Faster Than a Speeding Bullet: The Rise of the Graphic Novel (NBM)

Library director and noted graphic novel evangelist Stephen Weiner offers up a history of the graphic novel that serves as a great primer for the uninitiated, but its occasional omissions, inconsistencies, and errors may prove distracting to the more familiar reader.



80 pgs. B&W; $14.99
(W: Stephen Weiner)
It wasn’t that long ago that the notion of finding a graphic novel in your average public library was as laughable as it was futile. Now, when I make my weekly visit to the library, I can find the bad and good from the whole spectrum of the comics industry. Standard superhero fare, manga, more literary and highbrow graphic novels, and everything in between is at my finger tips. One of the reasons things changed is a guy named Stephen Weiner. Weiner is the Director of the Maynard Public Library in Maynard, Massachusetts, as well as a longtime advocate for heavier inclusion of graphic novels in public libraries. Since the mid-nineties, after Weiner published 100 Graphic Novels for Public Libraries, he’s been speaking to librarians and other academics about why a too-often spurned medium deserves more spots on our libraries’ shelves. He’s often been asked to describe exactly how comics evolved from their supposed low-brow beginnings to a more widely recognized art form, and his answer is Faster Than a Speeding Bullet: The Rise of the Graphic Novel.
With Faster Than a Speeding Bullet, Weiner succinctly outlines the history of comics from the late nineteenth century until today. He begins with Richard F. Outcault’s The Yellow Kid in 1895 and ends with R. Crumb’s The Book of Genesis, as well as sharing his thoughts on what’s in store for the medium.However, rather than focusing on individual works, he takes a broader approach—looking at their impact and what forces drove them to be. He hits most of the major important eras of comics: the Golden Age, the fifties’ superhero decline, the rise and fall of EC Comics, Fredric Wertham and all the trouble he caused, etc.
There are some notable omissions. Weiner doesn’t mention the collector boom of the nineties or all the trouble that caused, nor is there any mention of the enormous drop in single issue sales. While one might argue that the former omission’s subject matter doesn’t directly relate to the evolution of the graphic novel, I doubt anyone could find a justification to ignore the latter.
Still, Weiner succeeds in providing a great deal of information in a short amount of time. The book can be easily read in a few hours. The text takes up fewer than 70 pages and that includes illustrations from a diverse list of comics. While there are some things he misses, anyone new to learning about the comics industry’s history would find a wonderful starting place with Faster Than a Speeding Bullet.
But from the point of view of those of us a little more seasoned with this stuff, the book’s weaknesses aren’t so much about what Weiner left out as what he left in.
Weiner’s writing style is fairly dry and book-reportish, though concise. He rarely makes judgments about the texts he covers, which makes it so startling and awkward when he does. He calls Frank Miller’s and Alan Moore’s respective runs on Daredevil and Swamp Thing “practice pieces.” He tells us Ghost World readers “grabbed friends by their shirt collars and pulled them into corners, telling them in no uncertain terms that if they didn’t pick up Ghost World, they would never speak to them again.” Obviously, he doesn’t mean this literally, but he’s so rarely not literal that hyperbole like this just comes out of left field and makes you wonder if he simply didn’t have anything substantive to say. He says of Marvel’s many film adaptations that they “had little to do with the heroes appearing in comic books and graphic novels,” which makes me wonder if he never read superhero comics and just trusted a buddy’s word on it, or if he’s one of those guys still peeved about organic webshooters.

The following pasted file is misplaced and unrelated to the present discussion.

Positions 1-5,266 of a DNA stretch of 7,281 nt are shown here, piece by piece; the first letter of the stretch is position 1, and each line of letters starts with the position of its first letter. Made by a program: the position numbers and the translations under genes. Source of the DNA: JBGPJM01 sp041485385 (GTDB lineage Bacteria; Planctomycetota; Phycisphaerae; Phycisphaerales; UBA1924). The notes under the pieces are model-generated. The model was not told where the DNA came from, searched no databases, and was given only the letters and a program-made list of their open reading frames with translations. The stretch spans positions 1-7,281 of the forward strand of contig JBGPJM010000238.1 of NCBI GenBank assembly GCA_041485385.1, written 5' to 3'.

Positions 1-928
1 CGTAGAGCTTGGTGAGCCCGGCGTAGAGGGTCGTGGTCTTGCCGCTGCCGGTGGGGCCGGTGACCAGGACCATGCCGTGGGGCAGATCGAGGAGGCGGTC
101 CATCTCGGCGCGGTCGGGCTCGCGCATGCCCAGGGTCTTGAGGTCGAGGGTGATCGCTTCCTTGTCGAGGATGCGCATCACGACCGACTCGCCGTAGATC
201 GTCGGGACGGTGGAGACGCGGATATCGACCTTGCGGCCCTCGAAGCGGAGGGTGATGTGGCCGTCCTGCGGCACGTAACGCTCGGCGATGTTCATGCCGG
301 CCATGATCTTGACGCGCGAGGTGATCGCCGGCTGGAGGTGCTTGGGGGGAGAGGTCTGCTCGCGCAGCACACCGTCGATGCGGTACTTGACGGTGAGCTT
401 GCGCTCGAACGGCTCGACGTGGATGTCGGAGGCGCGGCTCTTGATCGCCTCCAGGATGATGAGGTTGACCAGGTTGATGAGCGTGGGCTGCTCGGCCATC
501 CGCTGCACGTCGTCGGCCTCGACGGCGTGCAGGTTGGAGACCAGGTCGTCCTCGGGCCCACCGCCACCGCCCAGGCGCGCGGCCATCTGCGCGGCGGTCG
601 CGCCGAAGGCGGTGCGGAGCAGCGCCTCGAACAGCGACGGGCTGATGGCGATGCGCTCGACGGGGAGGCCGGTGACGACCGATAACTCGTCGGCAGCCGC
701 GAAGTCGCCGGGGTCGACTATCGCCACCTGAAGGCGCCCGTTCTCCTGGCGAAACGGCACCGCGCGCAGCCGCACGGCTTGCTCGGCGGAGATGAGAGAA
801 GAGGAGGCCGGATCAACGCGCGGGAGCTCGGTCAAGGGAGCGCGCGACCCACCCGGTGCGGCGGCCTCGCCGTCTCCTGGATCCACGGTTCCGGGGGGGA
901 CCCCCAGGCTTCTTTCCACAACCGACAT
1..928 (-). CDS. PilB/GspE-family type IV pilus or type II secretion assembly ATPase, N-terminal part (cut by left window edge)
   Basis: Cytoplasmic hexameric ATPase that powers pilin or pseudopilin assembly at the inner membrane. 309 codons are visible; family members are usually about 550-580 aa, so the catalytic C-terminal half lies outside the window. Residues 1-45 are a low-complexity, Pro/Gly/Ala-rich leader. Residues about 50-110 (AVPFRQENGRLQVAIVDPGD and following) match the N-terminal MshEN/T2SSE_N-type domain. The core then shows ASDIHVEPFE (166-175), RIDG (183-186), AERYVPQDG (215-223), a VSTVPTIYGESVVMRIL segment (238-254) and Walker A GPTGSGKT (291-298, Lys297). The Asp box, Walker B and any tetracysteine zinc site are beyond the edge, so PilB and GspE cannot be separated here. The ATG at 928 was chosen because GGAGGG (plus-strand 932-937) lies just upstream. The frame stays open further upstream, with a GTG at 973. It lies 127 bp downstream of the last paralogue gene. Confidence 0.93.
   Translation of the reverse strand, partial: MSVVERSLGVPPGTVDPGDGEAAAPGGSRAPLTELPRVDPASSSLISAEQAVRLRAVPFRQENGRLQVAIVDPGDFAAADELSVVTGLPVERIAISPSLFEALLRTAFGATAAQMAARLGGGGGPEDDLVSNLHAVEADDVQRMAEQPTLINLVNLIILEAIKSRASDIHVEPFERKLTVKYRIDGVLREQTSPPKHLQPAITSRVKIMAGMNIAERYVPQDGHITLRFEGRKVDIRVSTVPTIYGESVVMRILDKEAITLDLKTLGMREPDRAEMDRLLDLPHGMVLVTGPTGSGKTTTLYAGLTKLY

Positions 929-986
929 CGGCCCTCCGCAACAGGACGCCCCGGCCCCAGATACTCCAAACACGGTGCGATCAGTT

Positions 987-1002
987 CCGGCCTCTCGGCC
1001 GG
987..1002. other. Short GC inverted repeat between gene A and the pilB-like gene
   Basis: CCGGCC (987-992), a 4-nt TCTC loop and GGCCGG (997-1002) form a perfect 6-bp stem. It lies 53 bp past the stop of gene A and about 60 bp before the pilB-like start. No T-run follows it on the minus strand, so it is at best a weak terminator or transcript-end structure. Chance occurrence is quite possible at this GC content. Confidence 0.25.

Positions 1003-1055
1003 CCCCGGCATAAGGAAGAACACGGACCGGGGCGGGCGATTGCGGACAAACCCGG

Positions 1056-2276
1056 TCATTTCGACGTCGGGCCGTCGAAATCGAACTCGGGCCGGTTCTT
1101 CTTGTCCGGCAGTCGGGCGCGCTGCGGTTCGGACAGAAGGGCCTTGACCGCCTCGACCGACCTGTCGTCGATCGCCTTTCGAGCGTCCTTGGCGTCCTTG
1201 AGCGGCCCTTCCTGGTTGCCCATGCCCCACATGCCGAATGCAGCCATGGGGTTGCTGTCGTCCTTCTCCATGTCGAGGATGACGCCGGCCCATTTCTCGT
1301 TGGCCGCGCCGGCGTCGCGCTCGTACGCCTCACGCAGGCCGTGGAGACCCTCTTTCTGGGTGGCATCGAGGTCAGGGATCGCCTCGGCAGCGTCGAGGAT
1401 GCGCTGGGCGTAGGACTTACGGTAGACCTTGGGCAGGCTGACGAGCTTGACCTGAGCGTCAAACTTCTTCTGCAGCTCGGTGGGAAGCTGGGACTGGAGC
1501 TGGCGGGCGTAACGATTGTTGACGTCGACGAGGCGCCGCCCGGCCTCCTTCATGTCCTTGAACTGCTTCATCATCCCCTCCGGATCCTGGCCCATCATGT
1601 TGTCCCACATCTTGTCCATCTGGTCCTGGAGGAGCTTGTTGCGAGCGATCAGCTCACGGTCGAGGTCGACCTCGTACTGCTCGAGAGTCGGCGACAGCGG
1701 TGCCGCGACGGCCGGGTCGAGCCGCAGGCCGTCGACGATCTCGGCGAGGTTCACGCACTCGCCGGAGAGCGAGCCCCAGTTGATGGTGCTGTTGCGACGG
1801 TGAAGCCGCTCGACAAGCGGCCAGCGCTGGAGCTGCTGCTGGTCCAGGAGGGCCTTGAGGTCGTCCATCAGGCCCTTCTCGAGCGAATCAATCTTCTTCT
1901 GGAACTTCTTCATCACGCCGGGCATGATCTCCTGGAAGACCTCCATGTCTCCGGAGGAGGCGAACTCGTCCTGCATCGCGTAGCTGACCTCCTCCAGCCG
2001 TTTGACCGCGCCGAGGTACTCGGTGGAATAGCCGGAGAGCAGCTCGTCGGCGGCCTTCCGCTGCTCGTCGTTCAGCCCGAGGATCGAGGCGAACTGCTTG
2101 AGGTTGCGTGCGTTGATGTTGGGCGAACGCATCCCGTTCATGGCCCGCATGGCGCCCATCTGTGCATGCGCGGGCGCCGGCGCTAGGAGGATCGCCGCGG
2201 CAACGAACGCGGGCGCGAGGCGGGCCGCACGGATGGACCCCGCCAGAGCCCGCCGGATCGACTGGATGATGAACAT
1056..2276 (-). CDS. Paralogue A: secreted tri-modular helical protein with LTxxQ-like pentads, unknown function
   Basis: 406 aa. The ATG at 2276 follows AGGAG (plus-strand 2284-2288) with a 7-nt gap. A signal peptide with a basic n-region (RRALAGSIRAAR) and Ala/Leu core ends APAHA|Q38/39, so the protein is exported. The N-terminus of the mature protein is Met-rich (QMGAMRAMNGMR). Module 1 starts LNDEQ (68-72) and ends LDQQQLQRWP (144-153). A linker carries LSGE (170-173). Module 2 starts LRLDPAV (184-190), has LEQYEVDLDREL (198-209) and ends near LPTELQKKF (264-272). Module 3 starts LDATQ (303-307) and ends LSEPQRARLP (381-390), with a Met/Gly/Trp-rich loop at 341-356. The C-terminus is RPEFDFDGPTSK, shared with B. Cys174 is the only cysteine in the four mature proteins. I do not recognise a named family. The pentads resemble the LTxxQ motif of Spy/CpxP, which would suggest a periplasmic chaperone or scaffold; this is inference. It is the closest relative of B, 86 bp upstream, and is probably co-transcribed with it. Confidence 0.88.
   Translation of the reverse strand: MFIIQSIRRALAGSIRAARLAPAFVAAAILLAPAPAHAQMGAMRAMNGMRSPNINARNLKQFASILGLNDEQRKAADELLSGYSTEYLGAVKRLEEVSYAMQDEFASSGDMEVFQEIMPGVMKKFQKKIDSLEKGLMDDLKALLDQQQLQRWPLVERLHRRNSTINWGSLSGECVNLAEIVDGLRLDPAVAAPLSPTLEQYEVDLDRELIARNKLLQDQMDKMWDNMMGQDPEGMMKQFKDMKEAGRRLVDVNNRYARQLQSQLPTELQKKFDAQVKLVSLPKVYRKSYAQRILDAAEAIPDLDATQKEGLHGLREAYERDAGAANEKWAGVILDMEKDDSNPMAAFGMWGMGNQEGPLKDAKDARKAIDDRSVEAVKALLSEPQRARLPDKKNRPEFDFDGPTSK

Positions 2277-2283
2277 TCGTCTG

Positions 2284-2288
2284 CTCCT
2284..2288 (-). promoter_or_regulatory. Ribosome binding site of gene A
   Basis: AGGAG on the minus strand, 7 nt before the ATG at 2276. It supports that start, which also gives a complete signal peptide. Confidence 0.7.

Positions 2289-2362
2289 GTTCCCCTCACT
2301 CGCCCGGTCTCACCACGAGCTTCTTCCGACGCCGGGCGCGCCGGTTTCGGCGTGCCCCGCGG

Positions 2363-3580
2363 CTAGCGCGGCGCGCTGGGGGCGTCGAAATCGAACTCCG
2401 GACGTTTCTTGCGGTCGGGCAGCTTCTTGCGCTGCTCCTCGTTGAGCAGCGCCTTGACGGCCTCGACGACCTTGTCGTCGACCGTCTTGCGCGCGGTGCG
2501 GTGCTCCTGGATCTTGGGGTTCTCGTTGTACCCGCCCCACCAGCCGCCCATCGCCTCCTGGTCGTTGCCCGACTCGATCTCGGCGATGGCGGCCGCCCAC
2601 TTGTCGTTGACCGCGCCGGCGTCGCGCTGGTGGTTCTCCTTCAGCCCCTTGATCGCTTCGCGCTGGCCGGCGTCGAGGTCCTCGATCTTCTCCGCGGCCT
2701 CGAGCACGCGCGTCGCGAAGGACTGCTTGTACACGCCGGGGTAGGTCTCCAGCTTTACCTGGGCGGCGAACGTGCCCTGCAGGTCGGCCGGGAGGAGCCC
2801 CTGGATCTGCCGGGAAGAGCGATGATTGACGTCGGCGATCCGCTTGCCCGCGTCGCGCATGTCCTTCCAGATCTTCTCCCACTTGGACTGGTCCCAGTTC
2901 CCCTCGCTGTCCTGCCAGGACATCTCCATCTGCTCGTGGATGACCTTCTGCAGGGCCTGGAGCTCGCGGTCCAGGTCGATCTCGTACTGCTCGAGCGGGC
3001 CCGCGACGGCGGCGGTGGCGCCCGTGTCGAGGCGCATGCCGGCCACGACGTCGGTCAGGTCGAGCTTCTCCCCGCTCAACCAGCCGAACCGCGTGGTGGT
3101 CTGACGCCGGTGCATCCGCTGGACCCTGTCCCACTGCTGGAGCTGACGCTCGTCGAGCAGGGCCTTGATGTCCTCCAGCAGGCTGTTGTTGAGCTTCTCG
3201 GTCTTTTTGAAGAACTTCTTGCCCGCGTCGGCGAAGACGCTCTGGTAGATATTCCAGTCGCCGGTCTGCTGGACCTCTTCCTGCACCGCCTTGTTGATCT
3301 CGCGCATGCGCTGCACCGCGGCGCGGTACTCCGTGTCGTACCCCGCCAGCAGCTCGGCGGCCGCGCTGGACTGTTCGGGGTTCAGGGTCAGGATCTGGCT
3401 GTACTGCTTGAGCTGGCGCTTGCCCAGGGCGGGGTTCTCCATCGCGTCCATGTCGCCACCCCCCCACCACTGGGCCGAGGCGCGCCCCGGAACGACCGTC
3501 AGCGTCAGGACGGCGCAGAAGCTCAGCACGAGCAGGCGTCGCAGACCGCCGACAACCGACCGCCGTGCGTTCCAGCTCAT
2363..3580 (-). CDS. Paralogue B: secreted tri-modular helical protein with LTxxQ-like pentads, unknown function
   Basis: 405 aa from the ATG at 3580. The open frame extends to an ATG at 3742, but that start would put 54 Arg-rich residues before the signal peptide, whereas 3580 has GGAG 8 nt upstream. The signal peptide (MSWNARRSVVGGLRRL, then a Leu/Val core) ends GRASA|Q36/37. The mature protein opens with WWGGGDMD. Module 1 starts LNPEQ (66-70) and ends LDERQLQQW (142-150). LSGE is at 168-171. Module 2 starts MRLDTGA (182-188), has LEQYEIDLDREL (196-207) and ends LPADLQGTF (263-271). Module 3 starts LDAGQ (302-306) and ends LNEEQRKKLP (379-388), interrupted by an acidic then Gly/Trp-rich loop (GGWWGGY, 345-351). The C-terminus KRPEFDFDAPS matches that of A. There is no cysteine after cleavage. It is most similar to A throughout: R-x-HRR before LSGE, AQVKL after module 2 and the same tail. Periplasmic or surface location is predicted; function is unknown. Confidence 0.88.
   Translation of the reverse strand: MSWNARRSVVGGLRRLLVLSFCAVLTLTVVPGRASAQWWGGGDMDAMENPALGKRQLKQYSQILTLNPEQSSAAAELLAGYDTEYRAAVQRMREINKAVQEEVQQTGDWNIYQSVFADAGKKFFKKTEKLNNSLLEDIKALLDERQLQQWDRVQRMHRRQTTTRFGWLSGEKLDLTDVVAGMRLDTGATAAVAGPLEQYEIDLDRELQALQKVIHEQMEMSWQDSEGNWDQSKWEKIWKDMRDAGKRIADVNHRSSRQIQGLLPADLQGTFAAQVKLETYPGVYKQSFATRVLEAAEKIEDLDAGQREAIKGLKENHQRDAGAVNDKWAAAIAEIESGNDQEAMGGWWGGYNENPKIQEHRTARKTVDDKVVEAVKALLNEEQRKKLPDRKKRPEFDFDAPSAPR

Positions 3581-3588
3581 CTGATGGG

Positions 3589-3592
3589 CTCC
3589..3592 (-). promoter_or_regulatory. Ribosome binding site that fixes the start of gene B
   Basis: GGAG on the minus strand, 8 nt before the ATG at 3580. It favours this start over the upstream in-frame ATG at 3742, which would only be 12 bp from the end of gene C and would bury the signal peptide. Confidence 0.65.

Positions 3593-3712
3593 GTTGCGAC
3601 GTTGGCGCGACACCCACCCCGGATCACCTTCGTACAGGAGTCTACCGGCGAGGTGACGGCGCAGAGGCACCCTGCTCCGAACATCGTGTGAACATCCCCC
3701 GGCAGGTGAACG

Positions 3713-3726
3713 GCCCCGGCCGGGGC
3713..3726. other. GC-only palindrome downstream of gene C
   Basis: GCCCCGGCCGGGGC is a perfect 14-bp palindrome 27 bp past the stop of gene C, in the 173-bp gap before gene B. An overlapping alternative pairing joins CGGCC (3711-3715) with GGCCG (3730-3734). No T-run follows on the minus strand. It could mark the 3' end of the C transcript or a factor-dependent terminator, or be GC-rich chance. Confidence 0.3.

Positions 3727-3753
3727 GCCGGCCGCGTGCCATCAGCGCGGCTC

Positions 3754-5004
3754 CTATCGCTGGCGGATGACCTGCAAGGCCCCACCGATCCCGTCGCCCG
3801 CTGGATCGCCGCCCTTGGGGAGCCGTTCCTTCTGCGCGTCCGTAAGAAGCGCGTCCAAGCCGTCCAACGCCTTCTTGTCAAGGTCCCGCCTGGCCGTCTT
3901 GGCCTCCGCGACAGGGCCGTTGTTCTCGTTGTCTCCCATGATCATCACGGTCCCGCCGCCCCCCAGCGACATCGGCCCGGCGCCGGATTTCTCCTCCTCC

Speaking of which, there are quite a few instances when it’s clear Weiner did not read some of the comics about which he writes. His summary of the plots of Batman: The Dark Knight Returns and Watchmen, in particular, are just plain wrong. He tells us Batman comes out of retirement in The Dark Knight Returns “to save Gotham City from his nemesis, the Joker.” For those who may not know, The Dark Knight Returns was originally a four-issue limited series. Batman initially reemerges to stop Harvey Dent, a.k.a. Two-Face. Joker and Batman don’t come into conflict until the third issue; the Joker only shows up very briefly before that issue, and has absolutely nothing to do with the fourth and final issue. Of Watchmen‘s plot, Weiner writes “the disappearance of Dr. Manhattan demands that the less powerful heroes resume their careers.” Rorschach never stops wearing a mask and fighting crime, and while Manhattan’s disappearance is one part of a series of events that cause the others to reemerge, his disappearance itself is not the cause. Weiner tells us a segment of Watchmen “appeared as a prose memoir of a retired superhero, treats for readers wanting highbrow comic books.” Of course, while each chapter (or issue) of Watchmen, save for the twelfth, ended with a prose piece, only three out of those eleven pieces were from Hollis Mason’s Under the Hood.
These complaints may seem like nitpicking, but it’s difficult to imagine a reader recognizing these inconsistencies wouldn’t be yanked out of the narrative just like I was, or that he wouldn’t find himself distrusting the writer.
Because of the mistakes, wild generalizations, and inconsistencies, I can’t recommend Faster Than a Speeding Bullet to anyone who has already read a book or two about the history of the comics industry. But, in spite of it all, it could work as a great stepping stone for those just beginning to learn. | Mick Martin

Be the first to comment

Leave a Reply